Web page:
gained seven percentage points with Asian Americans this election. (Among Asians, only Japanese Americans shifted toward the Democrats.)
This might be cause for alarm for Democrats, who like to see themselves as the bearer of a nationwide multiracial coalition. Is this a myth? In California, a Democratic stronghold, Asian Americans appear increasingly nonplussed about campaigns touting multicultural ideals. For instance, many Asian American families oppose affirmative action, fearing that their children would suffer in elite university admissions if merit were given less weight than race. So when Proposition 16 – which would have ended a 24-year-old ban on affirmative action in education, employment and contracting – appeared on the ballot, Asian Americans played a pivotal role in voting it down. They were not taking it for the team. But should they be expected to?
I voted for Proposition 16 in support of affirmative action, but I represent a segment of the liberal elite: a photogenic if not misleading face of the Asian American constituency. For people like my father, Democrats’ messages of inclusion and multiculturalism are leaving them cold.
When Kamala Harris identified as the first Asian American vice-presidential candidate, my father did not particularly “feel seen”. When he read that Black Lives Matter protests turned violent, he bought an American flag from Amazon and hoisted it above his front door. Some of his views and choices mystify me, but I see how, for instance, a term like “Bipoc” – which stands for Black and Indigenous people of color, and stakes ity based on relative disadvantage – risks leaving many Asian Americans feeling squeezed out of the minority coalition, like an expendable casualty. This breeds the kind of resentment that the writer Wesley Yang identified when describing Asian Americans as “a nominal minority whose claim to be a ‘person of color’ deserving of the special regard reserved for victims is taken seriously by no one”.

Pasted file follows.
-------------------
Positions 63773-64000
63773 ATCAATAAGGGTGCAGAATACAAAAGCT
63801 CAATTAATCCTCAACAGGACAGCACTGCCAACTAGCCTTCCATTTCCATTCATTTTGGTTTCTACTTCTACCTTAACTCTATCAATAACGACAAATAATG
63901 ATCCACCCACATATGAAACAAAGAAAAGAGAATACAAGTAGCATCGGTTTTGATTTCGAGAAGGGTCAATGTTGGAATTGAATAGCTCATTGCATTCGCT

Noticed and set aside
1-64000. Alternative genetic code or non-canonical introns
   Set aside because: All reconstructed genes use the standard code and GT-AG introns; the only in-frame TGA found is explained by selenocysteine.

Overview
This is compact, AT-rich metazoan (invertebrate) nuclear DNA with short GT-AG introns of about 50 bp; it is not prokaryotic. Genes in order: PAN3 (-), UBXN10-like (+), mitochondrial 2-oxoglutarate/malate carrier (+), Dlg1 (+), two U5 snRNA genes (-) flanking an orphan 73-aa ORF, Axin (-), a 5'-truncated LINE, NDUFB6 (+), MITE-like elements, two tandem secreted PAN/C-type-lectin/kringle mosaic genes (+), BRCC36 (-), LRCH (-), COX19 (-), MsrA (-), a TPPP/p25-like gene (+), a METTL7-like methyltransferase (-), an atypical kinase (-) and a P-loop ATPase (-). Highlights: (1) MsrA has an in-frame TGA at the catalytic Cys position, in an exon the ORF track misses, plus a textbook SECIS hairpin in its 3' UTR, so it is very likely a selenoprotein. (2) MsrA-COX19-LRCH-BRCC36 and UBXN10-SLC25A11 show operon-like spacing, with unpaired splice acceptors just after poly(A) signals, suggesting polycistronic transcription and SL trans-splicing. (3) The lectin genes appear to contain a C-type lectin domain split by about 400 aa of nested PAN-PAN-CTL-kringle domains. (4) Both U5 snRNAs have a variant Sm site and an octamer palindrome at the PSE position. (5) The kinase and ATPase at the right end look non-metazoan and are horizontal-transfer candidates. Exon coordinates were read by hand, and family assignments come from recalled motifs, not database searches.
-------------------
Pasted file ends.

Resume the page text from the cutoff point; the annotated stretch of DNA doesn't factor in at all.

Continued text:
While the Biden campaign heavily courted the suburban vote, it still missed demographics like my father’s. In California’s 39th district, where my parents live, Democrat Gil Cisneros launched a much-lauded campaign where Chinese-speaking staffers reached out to voters on apps like WeChat and Line (popular with Chinese), and Korean speakers to voters on KakaoTalk (popular with Koreans). This diversified approach helped secure his victory in 2018. Yet this year he still lost to the Republican candidate Young Kim.
The Republican campaign to Asian Americans was narrower in scope than the Democrats’, but naturalized citizens make up the majority, and the immigrant population is increasing. While the multiracial coalition is certainly an ideal worth fighting for, the Democrats need to find ways of reaching immigrant voters that go beyond an identity politics that treats Asian Americans as a consolidated monolith, and listen more to the grievances and enthusiasms immigrants feel today. Asian Americans will be ignorable up until they’re not.
Geoffrey Mak is a writer based in Berlin, and his first essay collection is forthcoming